University of Cambridge > > Multidisciplinary Gender Research Seminars > Reproducing Rome: Motherhood in Senecan drama (Medea and Phaedra)'.

Reproducing Rome: Motherhood in Senecan drama (Medea and Phaedra)'.

Add to your list(s) Download to your calendar using vCal

If you have a question about this talk, please contact Lesley Dixon.

‘Bad’ mothers are rife in the tragedies of the Roman philosopher-dramatist Seneca (1st c. AD), circulating with demonic energy through almost all of his plays. Victims or victimisers, often both, characters such as Jocasta, Medea, Phaedra, Juno or Clytemnestra, all embody a transgressive femininity that becomes, in Seneca’s hands, inextricably linked with their identities as mothers or stepmothers. Focusing on Medea and Phaedra, Seneca’s two most tormented, yet also most fascinating, feminine figures, in this paper I ask: why this intense concern in the tragedies with nightmarish manifestations of maternal vice? Recent criticism has adopted a philosophical or psychological approach to Seneca’s characters, reading Medea and Phaedra as studies in Stoic doctrine on the passions. Yet this tends to occlude the politics of gender representation in both plays: in the concern to show, for example, that Medea is a negative exemplar of the ideal Stoic sage (by default, male), it hardly seems to matter that Medea is also a woman, and that her crime – that of a mother killing her children – is profoundly gendered on cultural and ethical grounds. On the one hand, these tormented women are presented as monstrous, amoral and vulnerable to passions at the expense of reason, but on the other, I argue, they are carefully positioned within a shared societal moral discourse on gender, marriage and parenthood in imperial Rome, thus inching their‘monstrous,’ ‘unnatural’ acts unnervingly closer to a contemporary familial and institutional norm. I suggest that, in showing the ‘mother’s part’ as she struggles with her tragic dilemma and the persona she must inhabit, these plays channel and distort larger concerns in this period about political agency, forms of legitimacy and paternal power.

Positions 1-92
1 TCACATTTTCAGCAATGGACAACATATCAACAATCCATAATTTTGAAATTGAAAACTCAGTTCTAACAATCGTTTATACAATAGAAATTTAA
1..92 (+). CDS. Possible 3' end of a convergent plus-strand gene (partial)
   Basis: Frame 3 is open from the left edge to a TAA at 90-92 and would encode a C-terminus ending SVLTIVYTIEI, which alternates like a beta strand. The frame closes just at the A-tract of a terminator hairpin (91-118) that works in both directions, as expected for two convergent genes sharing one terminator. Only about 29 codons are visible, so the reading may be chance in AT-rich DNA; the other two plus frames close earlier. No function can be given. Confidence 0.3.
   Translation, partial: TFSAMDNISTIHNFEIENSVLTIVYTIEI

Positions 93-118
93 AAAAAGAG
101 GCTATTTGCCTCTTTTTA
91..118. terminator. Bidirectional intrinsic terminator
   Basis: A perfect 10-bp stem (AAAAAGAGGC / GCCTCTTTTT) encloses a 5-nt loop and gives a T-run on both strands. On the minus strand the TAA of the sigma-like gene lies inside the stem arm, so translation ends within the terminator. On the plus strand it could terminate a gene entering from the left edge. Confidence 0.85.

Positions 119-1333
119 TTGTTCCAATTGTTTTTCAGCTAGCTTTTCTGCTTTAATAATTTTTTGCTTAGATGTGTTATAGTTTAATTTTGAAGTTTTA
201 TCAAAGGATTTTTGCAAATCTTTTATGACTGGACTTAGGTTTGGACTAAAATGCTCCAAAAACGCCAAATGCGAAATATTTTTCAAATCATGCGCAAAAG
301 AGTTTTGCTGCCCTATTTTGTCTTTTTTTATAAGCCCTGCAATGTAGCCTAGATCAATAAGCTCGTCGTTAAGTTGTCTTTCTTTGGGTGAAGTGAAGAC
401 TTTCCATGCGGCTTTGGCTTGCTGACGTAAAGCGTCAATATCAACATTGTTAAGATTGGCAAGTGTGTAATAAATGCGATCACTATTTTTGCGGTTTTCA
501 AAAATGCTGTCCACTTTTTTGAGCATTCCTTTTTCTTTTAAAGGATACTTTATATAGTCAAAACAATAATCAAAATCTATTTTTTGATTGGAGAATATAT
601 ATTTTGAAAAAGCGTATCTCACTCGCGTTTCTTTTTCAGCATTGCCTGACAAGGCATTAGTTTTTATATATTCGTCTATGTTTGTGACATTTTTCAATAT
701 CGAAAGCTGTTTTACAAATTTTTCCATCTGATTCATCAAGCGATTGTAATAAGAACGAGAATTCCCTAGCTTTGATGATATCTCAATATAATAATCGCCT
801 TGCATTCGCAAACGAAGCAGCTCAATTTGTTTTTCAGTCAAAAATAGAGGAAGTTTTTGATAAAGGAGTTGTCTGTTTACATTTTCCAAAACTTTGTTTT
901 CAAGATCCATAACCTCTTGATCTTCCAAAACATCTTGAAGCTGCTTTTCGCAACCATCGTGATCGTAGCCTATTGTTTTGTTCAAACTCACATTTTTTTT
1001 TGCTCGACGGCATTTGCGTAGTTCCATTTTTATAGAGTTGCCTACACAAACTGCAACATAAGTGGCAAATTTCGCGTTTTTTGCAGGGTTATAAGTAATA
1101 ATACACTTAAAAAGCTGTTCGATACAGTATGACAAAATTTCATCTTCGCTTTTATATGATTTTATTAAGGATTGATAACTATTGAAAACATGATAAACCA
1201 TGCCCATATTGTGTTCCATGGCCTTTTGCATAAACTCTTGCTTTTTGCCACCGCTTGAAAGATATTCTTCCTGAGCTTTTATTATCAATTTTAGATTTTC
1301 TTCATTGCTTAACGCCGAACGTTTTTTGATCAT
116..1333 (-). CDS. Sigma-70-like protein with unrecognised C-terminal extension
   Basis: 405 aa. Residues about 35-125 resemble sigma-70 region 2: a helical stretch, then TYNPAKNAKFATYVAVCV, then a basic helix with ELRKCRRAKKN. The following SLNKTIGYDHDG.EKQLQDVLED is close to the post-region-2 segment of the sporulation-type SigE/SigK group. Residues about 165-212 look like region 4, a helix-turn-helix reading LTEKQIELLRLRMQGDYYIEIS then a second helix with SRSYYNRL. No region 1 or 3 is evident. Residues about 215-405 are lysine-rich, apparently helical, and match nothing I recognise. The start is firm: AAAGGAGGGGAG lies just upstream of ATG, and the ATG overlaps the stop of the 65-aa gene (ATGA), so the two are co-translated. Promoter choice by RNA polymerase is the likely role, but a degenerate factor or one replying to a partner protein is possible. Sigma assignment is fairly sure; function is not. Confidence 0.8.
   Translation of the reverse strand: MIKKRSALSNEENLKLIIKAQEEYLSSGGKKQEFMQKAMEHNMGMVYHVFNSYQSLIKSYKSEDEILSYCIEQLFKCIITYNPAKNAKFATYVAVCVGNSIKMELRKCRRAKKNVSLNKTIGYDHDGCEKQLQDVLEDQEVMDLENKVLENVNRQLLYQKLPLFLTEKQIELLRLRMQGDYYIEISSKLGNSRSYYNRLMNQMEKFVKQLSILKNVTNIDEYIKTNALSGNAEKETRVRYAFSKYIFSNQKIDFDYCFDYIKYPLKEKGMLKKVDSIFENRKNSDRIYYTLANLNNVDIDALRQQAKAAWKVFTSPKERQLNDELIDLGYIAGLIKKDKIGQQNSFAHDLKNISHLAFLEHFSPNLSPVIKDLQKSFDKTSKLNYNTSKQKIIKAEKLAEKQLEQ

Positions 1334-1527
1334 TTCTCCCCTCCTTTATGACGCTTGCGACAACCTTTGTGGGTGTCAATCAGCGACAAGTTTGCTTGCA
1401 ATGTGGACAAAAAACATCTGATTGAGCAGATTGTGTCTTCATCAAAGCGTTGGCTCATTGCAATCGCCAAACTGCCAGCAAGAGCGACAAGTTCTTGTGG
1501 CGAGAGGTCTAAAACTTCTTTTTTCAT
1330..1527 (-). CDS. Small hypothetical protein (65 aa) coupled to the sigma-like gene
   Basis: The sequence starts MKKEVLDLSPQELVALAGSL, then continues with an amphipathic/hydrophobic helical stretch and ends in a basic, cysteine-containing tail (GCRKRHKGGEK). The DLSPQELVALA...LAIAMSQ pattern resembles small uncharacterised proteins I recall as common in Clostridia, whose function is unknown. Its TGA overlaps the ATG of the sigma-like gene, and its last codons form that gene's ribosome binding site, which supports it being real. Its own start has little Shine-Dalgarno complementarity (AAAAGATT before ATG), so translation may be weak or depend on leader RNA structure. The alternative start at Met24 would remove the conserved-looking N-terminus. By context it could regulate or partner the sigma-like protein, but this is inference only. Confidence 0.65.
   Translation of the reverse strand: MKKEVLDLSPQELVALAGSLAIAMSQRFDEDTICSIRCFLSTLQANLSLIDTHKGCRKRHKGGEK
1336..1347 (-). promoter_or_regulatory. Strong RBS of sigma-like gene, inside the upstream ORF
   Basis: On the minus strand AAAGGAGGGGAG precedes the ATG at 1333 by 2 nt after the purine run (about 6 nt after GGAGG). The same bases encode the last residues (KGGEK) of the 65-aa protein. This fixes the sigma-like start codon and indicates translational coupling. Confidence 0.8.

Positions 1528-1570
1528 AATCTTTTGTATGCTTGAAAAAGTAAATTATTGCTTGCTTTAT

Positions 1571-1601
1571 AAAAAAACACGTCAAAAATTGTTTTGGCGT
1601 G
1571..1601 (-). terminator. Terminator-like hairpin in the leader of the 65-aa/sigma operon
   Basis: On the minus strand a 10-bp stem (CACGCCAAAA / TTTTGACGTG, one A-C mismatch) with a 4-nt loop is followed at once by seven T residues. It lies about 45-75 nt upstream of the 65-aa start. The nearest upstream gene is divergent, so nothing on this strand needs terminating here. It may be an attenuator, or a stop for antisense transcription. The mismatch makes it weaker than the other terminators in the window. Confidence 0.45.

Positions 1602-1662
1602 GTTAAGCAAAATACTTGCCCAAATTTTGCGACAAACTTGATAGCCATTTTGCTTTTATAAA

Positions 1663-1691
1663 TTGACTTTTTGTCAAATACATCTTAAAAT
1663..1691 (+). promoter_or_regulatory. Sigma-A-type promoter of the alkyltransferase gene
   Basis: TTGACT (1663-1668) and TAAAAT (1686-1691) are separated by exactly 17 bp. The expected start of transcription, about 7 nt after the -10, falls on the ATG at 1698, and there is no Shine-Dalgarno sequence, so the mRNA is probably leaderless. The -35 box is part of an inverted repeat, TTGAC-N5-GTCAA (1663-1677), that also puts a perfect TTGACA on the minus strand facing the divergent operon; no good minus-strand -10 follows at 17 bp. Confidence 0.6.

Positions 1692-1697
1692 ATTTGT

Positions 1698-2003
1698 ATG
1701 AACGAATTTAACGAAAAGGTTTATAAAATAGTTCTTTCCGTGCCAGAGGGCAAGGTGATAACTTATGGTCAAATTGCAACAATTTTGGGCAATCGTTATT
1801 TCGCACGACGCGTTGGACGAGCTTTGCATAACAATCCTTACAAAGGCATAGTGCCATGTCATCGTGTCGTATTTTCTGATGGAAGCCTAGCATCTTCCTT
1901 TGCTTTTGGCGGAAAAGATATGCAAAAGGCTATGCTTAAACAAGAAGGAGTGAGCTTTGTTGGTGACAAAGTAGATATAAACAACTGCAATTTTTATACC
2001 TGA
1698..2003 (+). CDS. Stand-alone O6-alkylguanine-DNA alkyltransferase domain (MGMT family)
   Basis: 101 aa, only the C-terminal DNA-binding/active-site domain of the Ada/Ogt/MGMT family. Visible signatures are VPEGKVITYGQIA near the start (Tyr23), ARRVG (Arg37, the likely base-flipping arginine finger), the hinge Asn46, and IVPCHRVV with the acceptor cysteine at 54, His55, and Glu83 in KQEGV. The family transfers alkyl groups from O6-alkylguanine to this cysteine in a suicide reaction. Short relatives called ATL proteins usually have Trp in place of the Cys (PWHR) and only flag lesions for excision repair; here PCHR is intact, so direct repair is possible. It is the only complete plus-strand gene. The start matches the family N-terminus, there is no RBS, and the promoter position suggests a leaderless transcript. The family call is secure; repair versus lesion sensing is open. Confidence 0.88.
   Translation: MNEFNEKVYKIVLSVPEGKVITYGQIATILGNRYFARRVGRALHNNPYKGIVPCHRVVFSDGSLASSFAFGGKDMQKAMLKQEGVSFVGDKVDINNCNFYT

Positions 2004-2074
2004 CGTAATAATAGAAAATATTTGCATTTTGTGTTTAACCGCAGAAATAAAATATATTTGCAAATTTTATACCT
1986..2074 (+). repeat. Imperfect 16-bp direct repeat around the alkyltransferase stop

This talk is part of the Multidisciplinary Gender Research Seminars series.

Tell a friend about this talk:

This talk is included in these lists:

Note that ex-directory lists are not shown.


© 2006-2024, University of Cambridge. Contact Us | Help and Documentation | Privacy and Publicity